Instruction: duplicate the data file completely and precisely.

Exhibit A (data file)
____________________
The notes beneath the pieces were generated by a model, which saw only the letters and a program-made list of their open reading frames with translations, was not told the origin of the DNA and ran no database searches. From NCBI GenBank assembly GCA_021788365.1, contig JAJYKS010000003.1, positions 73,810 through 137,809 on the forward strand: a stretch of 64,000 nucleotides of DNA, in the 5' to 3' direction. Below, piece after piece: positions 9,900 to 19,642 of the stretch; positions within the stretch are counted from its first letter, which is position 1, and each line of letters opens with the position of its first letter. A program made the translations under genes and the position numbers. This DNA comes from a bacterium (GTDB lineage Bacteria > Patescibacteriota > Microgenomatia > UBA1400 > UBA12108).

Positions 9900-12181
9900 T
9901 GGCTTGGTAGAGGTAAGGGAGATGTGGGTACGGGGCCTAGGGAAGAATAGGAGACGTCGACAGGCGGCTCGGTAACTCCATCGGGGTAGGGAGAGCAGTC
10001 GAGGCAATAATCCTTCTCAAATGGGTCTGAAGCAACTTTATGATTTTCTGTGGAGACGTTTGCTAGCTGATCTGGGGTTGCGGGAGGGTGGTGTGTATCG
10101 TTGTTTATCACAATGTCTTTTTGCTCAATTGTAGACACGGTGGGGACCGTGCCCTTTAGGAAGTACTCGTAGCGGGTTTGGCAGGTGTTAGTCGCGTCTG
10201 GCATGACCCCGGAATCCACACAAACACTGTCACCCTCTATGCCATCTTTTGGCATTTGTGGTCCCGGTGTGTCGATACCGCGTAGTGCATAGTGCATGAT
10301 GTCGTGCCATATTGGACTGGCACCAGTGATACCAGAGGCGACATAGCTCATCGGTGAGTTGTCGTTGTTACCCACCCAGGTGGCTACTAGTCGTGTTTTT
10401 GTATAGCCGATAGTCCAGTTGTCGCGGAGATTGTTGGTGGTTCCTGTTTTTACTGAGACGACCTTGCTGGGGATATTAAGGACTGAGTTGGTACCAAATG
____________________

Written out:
The notes beneath the pieces were generated by a model, which saw only the letters and a program-made list of their open reading frames with translations, was not told the origin of the DNA and ran no database searches. From NCBI GenBank assembly GCA_021788365.1, contig JAJYKS010000003.1, positions 73,810 through 137,809 on the forward strand: a stretch of 64,000 nucleotides of DNA, in the 5' to 3' direction. Below, piece after piece: positions 9,900 to 19,642 of the stretch; positions within the stretch are counted from its first letter, which is position 1, and each line of letters opens with the position of its first letter. A program made the translations under genes and the position numbers. This DNA comes from a bacterium (GTDB lineage Bacteria > Patescibacteriota > Microgenomatia > UBA1400 > UBA12108).

Positions 9900-12181
9900 T
9901 GGCTTGGTAGAGGTAAGGGAGATGTGGGTACGGGGCCTAGGGAAGAATAGGAGACGTCGACAGGCGGCTCGGTAACTCCATCGGGGTAGGGAGAGCAGTC
10001 GAGGCAATAATCCTTCTCAAATGGGTCTGAAGCAACTTTATGATTTTCTGTGGAGACGTTTGCTAGCTGATCTGGGGTTGCGGGAGGGTGGTGTGTATCG
10101 TTGTTTATCACAATGTCTTTTTGCTCAATTGTAGACACGGTGGGGACCGTGCCCTTTAGGAAGTACTCGTAGCGGGTTTGGCAGGTGTTAGTCGCGTCTG
10201 GCATGACCCCGGAATCCACACAAACACTGTCACCCTCTATGCCATCTTTTGGCATTTGTGGTCCCGGTGTGTCGATACCGCGTAGTGCATAGTGCATGAT
10301 GTCGTGCCATATTGGACTGGCACCAGTGATACCAGAGGCGACATAGCTCATCGGTGAGTTGTCGTTGTTACCCACCCAGGTGGCTACTAGTCGTGTTTTT
10401 GTATAGCCGATAGTCCAGTTGTCGCGGAGATTGTTGGTGGTTCCTGTTTTTACTGAGACGACCTTGCTGGGGATATTAAGGACTGAGTTGGTACCAAATG